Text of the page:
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9Patch
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Re: A380 was success for Airbus, says new CEO

Fri Jun 14, 2019 6:01 pm

SomebodyInTLS wrote:
"AN AIRCRAFT DELIVERY". The only time there will be NO repayment is if NO aircraft are delivered. It doesn't have to be a SUCCESSFUL programme - merely a LAUNCHED programme. In which case the terms are that full repayment is eventually due. Despite the one time part of this was written off for one programme, you have shown no proof that it is not in the contracts as I stated.

So I've show no proof, except for the one time I showed proof. Got it!

And the number of times that Airbus has taken RLI and subsequently failed to deliver a single aircraft is...?

Dude, when you're in hole, stop digging!
 
WayexTDI
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Re: A380 was success for Airbus, says new CEO

Fri Jun 14, 2019 7:00 pm

9Patch wrote:
SomebodyInTLS wrote:
"AN AIRCRAFT DELIVERY". The only time there will be NO repayment is if NO aircraft are delivered. It doesn't have to be a SUCCESSFUL programme - merely a LAUNCHED programme. In which case the terms are that full repayment is eventually due. Despite the one time part of this was written off for one programme, you have shown no proof that it is not in the contracts as I stated.

So I've show no proof, except for the one time I showed proof. Got it!

And the number of times that Airbus has taken RLI and subsequently failed to deliver a single aircraft is...?

Dude, when you're in hole, stop digging!

Dude, you're the one in the hole and digging deeper.
SomebodyInTLS is right: what you quoted said "The obligation to repay the LA/MSF is therefore triggered only if there is an aircraft delivery". Meaning all Airbus programs will have to repay since all, so far, have delivered at least one frame.

Keep spinning your own words, you're digging deep and fast.
 
9Patch
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Re: A380 was success for Airbus, says new CEO

Fri Jun 14, 2019 7:54 pm

WayexTDI wrote:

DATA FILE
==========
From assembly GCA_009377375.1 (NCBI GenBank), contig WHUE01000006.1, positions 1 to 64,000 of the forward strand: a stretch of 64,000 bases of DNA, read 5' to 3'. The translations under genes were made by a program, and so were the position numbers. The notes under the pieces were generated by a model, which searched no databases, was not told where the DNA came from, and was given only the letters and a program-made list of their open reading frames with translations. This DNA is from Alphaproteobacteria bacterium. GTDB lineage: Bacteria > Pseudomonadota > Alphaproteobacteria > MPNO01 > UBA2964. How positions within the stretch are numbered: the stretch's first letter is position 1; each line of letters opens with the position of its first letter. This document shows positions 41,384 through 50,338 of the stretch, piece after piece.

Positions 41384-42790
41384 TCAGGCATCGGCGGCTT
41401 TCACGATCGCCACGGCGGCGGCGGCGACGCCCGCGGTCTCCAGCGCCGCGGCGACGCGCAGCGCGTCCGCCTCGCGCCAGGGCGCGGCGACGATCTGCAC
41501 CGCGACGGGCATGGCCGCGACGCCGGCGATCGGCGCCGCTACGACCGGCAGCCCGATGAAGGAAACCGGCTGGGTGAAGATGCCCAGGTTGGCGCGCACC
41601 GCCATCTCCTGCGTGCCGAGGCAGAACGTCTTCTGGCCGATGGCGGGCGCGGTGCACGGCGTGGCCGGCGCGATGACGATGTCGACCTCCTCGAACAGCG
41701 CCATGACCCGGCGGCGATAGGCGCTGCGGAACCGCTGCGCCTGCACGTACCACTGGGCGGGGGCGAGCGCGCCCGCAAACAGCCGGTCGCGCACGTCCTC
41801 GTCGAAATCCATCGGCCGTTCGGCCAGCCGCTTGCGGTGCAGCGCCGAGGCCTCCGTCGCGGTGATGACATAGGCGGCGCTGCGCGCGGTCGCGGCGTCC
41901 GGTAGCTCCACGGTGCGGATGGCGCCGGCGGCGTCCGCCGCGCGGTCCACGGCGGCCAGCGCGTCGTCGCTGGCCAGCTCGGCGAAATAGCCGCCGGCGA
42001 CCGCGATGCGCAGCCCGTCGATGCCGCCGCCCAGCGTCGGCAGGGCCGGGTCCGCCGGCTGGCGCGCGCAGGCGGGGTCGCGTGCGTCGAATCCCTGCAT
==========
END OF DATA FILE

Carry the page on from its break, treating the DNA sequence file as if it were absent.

Dude, you're the one in the hole and digging deeper.
SomebodyInTLS is right: what you quoted said "The obligation to repay the LA/MSF is therefore triggered only if there is an aircraft delivery". Meaning all Airbus programs will have to repay since all, so far, have delivered at least one frame.

Keep spinning your own words, you're digging deep and fast.


Dude, SomebodyIN TLS wrote:

"AN AIRCRAFT DELIVERY". The only time there will be NO repayment is if NO aircraft are delivered. It doesn't have to be a SUCCESSFUL programme - merely a LAUNCHED programme. In which case the terms are that full repayment is eventually due.

This is not true. What I'm taking issue with is what's in bold, not whether one delivery triggers repayment. That's just just a distraction.

Read further in the document:
6.235. Finally, the French A350XWB LA/MSF contract does not make specific provision for what is to occur in the event of discontinuation of the A350XWB programme. However, as the obligations to pay levies, interest and royalties are dependent on successful deliveries, were the programme to be discontinued, no new payment obligations would be triggered (though Airbus would have a continued obligation to pay any levies or royalties due on any aircraft already delivered).


If deliveries end prematurely, Airbus can ask that the loan be forgiven. Relief was granted for part of the A340 program. Airbus is in negotiations for A380 launch aid forgiveness. I'm certain some will be granted as well.
 
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Airbus Boss Does Not Regret A380 Decision

Sun Dec 01, 2019 4:55 pm

https://www.airlineratings.com/news/air ... -decision/ is an interesting new article quoting Airbus CEO Faury.

Since we all now agree sensationalist click bait titles are normal, I used the same title as the origin web site did.

He praises the A380 for the technology it delivered for A350 and future programs and is sad to have had to shut it down but says in years the decision will not be regretted.

He also says he regrets the problems in the A320 ramp up and points out that there are no free A320 slots till 2024-5 so the idea that they can capitalize on the MAX tragedy is false.

One quote of interest:

Faury also is steadfast in his belief that the A380 was the right thing to do.

“As a manufacturer, we think it’s a success”, he proclaimed. “The commercial success we had envisaged has not come to the expected magnitude because the world has changed, because the twin long-range A350-type planes are very successful, they come with flexibility and point-to-point capacity. Things have moved forward.”